Kiwi Polemicist

December 4, 2008

Waste glass has been used as a mulch in New Zealand vineyards

Stuff is reporting a successful trial of crushed waste glass as a mulch under grapevines. It retains warmth and moisture in the soil, suppresses weeds, and reflects light to aid the ripening of the grapes. The glass is the size of coffee grains, safe to touch and has improved yields.

I have some horticultural experience and glass mulches sound great to me. Organic mulches like bark and straw break down after a while and require replacing. Plastic sheeting is expensive, fragile, and has to be manufactured from scratch, whilst also preventing water and fertiliser getting to the soil. Ground glass is durable and lets water through, whilst also adding sun to the parts of the fruit that don’t normally get much light. Perhaps the only downside would be a dazzling effect for the workers.

There is a huge amount of waste glass around and this is an excellent use for it. This also shows how environmental “problems” can be solved by the capitalist free market without adding to our excessive burden of regulations.

I’d be interested to hear what Samuel Dennis, a soil boffin, thinks about glass as mulch.



  1. It sounds a good idea to me too, glass is completely non-toxic and there’s tonnes of it going into recycling bins every day needing a good use. However I do have a mate who works for Extenday selling cloth sheeting (ie porous sheeting that will let rainwater through) to do the same job, and I understand that this reflects the vital wavelengths of light more effectively than crushed glass does. It is however more expensive than glass. So there are a few options that a horticulturist would need to weigh up.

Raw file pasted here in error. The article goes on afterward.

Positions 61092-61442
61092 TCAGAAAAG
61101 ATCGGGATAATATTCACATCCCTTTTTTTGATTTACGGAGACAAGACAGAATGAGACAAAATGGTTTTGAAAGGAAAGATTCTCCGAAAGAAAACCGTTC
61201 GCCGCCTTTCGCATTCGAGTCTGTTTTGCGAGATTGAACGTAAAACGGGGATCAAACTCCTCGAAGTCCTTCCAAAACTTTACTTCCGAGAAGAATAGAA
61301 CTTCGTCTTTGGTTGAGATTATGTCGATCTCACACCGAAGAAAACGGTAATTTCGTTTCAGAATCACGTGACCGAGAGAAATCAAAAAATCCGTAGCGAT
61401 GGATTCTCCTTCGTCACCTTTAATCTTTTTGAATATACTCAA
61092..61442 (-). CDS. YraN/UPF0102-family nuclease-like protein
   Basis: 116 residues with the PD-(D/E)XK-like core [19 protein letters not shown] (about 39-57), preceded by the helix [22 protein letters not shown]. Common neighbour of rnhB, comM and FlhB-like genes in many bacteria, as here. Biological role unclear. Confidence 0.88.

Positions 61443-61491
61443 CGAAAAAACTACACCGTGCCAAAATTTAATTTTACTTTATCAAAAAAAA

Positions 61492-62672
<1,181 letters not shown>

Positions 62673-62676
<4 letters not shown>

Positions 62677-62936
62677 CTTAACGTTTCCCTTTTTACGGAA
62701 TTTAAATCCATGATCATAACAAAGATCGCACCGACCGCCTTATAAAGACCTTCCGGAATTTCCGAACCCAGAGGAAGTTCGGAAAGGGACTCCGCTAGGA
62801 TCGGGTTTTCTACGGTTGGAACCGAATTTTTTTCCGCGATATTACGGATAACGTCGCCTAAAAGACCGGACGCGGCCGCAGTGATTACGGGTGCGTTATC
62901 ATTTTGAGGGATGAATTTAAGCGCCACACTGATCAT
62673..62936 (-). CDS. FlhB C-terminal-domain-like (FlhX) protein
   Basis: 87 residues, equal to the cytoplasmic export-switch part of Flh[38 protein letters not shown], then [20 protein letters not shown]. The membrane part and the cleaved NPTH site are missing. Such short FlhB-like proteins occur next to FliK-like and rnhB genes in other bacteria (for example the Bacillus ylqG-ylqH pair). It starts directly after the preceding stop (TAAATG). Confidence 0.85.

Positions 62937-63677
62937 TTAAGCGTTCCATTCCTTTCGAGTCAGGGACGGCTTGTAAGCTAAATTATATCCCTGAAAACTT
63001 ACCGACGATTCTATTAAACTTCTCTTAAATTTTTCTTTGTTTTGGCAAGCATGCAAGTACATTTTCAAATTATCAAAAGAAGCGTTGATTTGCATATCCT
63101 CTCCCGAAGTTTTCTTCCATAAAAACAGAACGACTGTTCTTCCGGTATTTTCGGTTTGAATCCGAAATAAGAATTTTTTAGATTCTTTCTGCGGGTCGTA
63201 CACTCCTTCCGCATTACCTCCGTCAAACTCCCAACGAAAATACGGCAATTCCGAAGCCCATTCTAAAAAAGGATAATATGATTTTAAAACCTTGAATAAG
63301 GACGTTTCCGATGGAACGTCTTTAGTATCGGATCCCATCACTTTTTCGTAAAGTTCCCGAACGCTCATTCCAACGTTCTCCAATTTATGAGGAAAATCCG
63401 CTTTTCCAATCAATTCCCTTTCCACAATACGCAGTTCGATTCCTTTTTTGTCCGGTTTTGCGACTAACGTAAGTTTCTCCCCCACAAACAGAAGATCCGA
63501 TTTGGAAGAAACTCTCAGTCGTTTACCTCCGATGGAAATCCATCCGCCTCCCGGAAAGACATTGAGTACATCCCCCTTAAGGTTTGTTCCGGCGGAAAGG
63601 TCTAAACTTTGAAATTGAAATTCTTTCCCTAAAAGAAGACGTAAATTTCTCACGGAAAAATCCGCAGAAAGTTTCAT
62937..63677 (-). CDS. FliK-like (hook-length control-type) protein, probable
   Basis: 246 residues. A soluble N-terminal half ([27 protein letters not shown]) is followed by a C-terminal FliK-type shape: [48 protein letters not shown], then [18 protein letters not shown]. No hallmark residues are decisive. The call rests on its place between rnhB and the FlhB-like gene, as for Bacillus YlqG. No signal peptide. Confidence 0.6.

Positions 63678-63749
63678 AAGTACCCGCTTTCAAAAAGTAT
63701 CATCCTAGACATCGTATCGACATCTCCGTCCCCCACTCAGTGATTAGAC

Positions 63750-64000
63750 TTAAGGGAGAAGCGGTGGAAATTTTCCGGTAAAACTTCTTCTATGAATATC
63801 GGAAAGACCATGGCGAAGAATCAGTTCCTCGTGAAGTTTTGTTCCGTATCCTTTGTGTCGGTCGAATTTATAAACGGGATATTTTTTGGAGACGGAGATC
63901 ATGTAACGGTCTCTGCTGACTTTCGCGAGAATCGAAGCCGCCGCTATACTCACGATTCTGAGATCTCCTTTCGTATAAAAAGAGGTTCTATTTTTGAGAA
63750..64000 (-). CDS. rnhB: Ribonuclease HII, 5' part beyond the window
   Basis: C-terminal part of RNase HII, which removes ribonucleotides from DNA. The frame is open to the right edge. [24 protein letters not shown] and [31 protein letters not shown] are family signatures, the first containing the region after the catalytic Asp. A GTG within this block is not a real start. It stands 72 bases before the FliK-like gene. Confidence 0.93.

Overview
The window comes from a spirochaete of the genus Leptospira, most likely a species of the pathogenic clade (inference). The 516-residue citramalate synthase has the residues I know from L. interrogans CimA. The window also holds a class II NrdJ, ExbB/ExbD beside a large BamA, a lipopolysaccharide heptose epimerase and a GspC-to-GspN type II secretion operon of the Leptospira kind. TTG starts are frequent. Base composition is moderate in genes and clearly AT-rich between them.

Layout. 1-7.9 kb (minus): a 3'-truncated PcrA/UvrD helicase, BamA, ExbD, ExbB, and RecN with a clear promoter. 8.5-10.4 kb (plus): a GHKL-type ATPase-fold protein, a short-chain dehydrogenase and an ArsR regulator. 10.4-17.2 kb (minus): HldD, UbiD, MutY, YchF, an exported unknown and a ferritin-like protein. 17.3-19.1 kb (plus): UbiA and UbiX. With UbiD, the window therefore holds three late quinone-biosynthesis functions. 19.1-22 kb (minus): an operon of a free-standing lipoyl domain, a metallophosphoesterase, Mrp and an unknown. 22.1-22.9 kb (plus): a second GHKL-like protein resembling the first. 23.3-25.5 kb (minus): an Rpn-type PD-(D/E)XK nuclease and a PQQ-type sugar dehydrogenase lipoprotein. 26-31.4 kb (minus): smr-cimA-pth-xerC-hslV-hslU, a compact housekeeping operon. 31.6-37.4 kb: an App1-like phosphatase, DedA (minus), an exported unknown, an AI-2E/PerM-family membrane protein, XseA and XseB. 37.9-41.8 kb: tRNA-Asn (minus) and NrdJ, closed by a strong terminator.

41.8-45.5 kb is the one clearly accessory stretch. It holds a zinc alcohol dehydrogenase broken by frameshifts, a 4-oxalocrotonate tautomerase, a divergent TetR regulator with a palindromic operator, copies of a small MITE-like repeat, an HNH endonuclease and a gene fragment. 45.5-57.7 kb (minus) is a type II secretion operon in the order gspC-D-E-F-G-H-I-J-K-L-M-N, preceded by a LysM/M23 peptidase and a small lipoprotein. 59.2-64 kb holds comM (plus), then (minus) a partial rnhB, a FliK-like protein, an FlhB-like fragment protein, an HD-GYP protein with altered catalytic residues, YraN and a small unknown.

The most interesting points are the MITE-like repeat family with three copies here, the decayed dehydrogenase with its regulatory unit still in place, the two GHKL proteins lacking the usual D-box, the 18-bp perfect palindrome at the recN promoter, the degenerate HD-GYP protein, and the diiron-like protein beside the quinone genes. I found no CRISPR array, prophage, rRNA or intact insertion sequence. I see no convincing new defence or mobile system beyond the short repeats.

Most environmental problems can be solved without regulation, and this is a great example.

    Comment by Mr Dennis — December 4, 2008 @ 3:20 pm

  2. Samuel: I’ve had a look at the Extenday system and it looks very complicated, with ropes and clips all over the place holding the sheets down. You’d also have to remove it before harvesting. Thus the labour and maintenance costs are high.

    When I worked on a kiwifruit orchard I had to go along the rows and clear the irrigation nozzles under the vines (great on a hot day because you got soaked). This would have been a nightmare with Extenday system due to the ropes everywhere waiting to trip you up.

    Crushed glass is simply poured into place and can be walked on. Maintenance would be minimal, just a top up every few years I expect.

    How would the soil be affected if it absorbed large amounts of glass over time? Would it simply become more like a sandy soil? That would be good if you wanted better drainage.

    Comment by kiwipolemicist — December 4, 2008 @ 3:48 pm

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